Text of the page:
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The Roar



Super Rugby 2020 preview: Melbourne Rebels

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28th January, 2020
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Having fallen just short of a maiden Super Rugby finals appearance two years in a row, the Melbourne Rebels will be desperate to break their duck – and they just might have the talent to make it happen in 2020.

Dave Wessels has a backline stacked with Wallabies regulars – as well as Fiji’s starting halfback – but the forward pack is far lighter in international experience. Melbourne fans will be hoping the strength of the former can nullify any weakness in the latter.


As with all the Australian sides, the Rebels have lost a number of key players from 2019. Halves pairing Will Genia and Quade Cooper have gone to Japan, experienced lock Adam Coleman is one of many Wallabies to link up with London Irish, and Jack Maddocks made a late switch to the Waratahs.

The arrivals list contains far fewer ‘names’, but there’s still some quality there in the form of Fijian scrumhalf Frank Lomani and former Western Force playmaker Andrew Deegan.

Matt Toomua only linked up with the side midway through 2019 after finishing up his stint in England and will have his first full season with the Rebels this year.

Jermaine Ainsley, Angus Cottrell, Cabous Eloff, Mees Erasmus, Pone Fa’amausili, Matt Gibbon, Esei Ha’angana, Richard Hardwick, Ross Haylett-Petty, Trevor Hosea, Luke Jones, Josh Kemeny, Boyd Killingworth, Gideon Koegelenberg, Rob Leota, Declan Moore, Isi Naisarani, Cameron Orr, Matt Philip, Anaru Rangi, Fereti Sa’aga, Ruan Smith, Jordan Uelese, Michael Wells, Brad Wilkin

Andrew Deegan, Tom English, Dane Haylett-Petty, Reece Hodge, Andrew Kellaway, Marika Koroibete, Frank Lomani, Ryan Louwrens, Campbell Magnay, Bill Meakes, Harry Potter, Matt Toomua, Semisi Tupou, James Tuttle

Captain: Dane Haylett-Petty
Coach: Dave Wessels


Ins: Andrew Deegan, Cabous Eloff, Andrew Kellaway, Josh Kemeny, Boyd Killingworth, Gideon Koegelenberg, Frank Lomani, Ryan Louwrens, Declan Moore, Cameron Orr, Harry Potter, Ruan Smith, James Tuttle, Michael Wells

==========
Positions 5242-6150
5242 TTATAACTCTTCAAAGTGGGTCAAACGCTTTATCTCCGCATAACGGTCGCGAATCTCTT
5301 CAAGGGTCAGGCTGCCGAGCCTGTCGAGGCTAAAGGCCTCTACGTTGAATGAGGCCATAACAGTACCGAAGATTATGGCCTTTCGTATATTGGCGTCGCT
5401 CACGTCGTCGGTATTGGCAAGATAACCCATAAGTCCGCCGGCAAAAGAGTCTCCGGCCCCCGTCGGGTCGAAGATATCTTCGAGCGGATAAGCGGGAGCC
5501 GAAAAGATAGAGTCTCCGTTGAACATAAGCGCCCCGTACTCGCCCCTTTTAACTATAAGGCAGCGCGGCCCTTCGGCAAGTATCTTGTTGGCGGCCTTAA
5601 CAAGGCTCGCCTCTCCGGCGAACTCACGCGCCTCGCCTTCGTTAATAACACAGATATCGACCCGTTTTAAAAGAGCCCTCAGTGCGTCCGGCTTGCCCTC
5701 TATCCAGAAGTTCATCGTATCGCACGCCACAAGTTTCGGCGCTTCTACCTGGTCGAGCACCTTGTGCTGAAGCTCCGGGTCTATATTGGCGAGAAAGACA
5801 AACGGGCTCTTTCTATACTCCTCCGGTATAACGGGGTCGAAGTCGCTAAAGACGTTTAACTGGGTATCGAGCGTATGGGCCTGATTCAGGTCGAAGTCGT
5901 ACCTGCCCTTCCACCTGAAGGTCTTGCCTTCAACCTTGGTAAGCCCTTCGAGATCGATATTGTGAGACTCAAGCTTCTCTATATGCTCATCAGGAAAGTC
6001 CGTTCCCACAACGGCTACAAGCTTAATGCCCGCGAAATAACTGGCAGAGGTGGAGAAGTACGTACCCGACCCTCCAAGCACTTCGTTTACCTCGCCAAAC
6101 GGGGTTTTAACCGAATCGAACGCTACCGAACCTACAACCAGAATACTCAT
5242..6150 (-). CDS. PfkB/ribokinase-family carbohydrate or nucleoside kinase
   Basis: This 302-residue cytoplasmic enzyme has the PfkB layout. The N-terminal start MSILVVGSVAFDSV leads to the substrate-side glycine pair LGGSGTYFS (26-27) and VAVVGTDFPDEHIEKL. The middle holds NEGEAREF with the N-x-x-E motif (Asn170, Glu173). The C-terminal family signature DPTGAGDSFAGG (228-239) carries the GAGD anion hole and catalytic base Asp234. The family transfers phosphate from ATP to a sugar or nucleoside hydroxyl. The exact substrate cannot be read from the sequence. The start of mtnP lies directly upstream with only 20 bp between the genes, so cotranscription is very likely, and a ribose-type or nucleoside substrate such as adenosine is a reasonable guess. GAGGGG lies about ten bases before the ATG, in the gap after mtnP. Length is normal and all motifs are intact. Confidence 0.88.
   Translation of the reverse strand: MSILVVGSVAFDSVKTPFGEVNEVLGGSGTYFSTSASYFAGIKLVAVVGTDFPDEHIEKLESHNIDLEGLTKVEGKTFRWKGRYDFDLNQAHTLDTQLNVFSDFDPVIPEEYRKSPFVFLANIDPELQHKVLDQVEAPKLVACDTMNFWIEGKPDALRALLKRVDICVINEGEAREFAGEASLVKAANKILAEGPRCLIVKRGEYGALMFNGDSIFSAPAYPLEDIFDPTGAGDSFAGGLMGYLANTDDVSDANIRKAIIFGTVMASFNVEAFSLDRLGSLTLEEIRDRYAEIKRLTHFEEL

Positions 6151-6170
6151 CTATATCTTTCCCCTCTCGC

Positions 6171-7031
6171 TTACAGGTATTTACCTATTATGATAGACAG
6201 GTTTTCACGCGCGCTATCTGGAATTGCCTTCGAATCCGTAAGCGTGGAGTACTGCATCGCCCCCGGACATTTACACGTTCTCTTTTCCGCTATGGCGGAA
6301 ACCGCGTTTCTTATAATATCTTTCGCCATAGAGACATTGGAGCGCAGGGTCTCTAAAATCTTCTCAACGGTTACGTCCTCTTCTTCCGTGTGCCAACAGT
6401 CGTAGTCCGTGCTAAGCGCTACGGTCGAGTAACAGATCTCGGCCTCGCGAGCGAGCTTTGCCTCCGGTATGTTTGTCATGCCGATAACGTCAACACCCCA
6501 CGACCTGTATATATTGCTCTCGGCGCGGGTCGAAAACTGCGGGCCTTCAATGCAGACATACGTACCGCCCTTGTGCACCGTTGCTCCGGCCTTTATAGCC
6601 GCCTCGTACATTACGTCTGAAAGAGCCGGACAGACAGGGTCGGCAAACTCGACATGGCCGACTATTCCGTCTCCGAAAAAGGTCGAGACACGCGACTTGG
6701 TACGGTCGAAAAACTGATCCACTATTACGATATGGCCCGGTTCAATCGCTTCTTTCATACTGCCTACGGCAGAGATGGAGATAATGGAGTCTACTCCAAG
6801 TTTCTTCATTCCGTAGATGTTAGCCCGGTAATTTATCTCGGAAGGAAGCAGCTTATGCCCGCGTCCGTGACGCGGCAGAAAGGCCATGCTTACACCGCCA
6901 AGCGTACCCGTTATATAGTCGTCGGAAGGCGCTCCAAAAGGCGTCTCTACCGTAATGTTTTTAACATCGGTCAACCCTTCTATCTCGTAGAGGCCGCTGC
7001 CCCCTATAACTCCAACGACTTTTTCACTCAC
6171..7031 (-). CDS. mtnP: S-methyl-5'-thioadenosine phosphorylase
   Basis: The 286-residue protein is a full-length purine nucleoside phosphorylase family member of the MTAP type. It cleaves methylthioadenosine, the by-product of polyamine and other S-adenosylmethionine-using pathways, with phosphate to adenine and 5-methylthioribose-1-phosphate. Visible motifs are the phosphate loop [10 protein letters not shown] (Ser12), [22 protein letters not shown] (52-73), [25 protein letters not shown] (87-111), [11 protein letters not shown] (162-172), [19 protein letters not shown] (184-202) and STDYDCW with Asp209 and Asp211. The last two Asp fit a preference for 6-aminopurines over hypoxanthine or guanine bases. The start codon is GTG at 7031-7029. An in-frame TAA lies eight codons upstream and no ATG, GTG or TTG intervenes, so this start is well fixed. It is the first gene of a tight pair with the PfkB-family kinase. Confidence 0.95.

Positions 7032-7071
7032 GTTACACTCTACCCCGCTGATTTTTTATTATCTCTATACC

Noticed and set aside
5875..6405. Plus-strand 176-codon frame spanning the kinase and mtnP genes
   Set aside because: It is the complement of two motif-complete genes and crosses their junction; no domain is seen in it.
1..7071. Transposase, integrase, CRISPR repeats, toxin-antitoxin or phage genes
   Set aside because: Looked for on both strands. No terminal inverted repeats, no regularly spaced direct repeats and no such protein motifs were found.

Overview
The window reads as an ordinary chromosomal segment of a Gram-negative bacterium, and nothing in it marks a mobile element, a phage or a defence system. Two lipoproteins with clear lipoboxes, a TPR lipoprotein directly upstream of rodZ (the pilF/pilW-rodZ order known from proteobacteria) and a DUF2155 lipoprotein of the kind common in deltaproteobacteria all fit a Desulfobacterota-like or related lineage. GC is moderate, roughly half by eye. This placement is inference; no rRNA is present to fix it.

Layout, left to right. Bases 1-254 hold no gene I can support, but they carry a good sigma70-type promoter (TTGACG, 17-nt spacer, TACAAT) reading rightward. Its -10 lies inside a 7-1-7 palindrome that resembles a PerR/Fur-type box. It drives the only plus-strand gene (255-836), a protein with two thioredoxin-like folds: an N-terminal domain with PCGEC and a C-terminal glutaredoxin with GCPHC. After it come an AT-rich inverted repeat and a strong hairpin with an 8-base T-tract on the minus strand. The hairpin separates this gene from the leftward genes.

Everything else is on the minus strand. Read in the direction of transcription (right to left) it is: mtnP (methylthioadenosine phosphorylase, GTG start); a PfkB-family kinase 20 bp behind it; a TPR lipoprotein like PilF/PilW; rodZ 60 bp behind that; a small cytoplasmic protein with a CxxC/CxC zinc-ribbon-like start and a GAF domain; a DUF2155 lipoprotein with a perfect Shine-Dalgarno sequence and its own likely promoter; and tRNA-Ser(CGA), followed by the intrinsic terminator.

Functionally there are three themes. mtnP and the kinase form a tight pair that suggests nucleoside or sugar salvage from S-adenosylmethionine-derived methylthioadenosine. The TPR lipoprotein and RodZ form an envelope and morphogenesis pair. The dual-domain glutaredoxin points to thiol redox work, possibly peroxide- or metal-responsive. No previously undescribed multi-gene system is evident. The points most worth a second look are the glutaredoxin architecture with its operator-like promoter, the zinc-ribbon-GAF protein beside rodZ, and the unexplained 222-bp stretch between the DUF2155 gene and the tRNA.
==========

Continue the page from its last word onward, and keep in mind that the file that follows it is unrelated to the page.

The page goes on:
Outs: Robbie Abel, Adam Coleman, Quade Cooper, Ben Daley, Stu Dunbar, Tetera Faulkner, Will Genia, Harrison Goddard, Sam Jeffries, Jack Maddocks, Hugh Roach, Michael Ruru, Sam Talakai, Sione Tuipulotu

Matt Toomua reacts after a loss

(William West/AFP via Getty Images)


Melbourne boast the best backline in Australia. In Matt Toomua, Reece Hodge, Dane Haylett-Petty and reigning John Eales medallist Marika Koroibete, they have a quartet of Wallabies regulars. Throw in Frank Lomani and his 16 Tests for Fiji and you’ve got a group full of international experience.

Toomua, in particular, will be worth keeping a close eye on. Having been shifted between 10 and 12 for much of his career, he should be given a proper crack at flyhalf this year – his preferred position.

Quade Cooper started last season brilliantly in the 10 jersey before falling off badly, mirroring the team’s fortunes. Toomua should bring some more consistency, if fewer individual moments of brilliance, as chief playmaker this year, while the newly signed Andrew Deegan provides a promising option as his back-up.

Koroibete is the most improved player in Australian rugby over the past few years and still has some room to grow. Haylett-Petty is a far more assured performer in the 15 than his Wallabies appearances on the wing suggest, Tom English and Billy Meakes are solid centres, and Reece Hodge is clearly a Test-quality back even if we’re not sure in which exact position yet. It’s a strong backline.

Dane Haylett-Petty

(Photo by Daniel Pockett/Getty Images)


It follows that if a team has an imposing group of backs yet continues to miss the finals, the forward pack is going to be flawed. That’s certainly the case with Melbourne.

There’s class in the likes of Isi Naisarani, Luke Jones, Jordan Uelese and Matt Philip, but side’s depth at lock and prop has taken a hit with Adam Coleman leaving for Europe and Tetera Faulkner, who made a team-high 16 appearances last year, for New South Wales.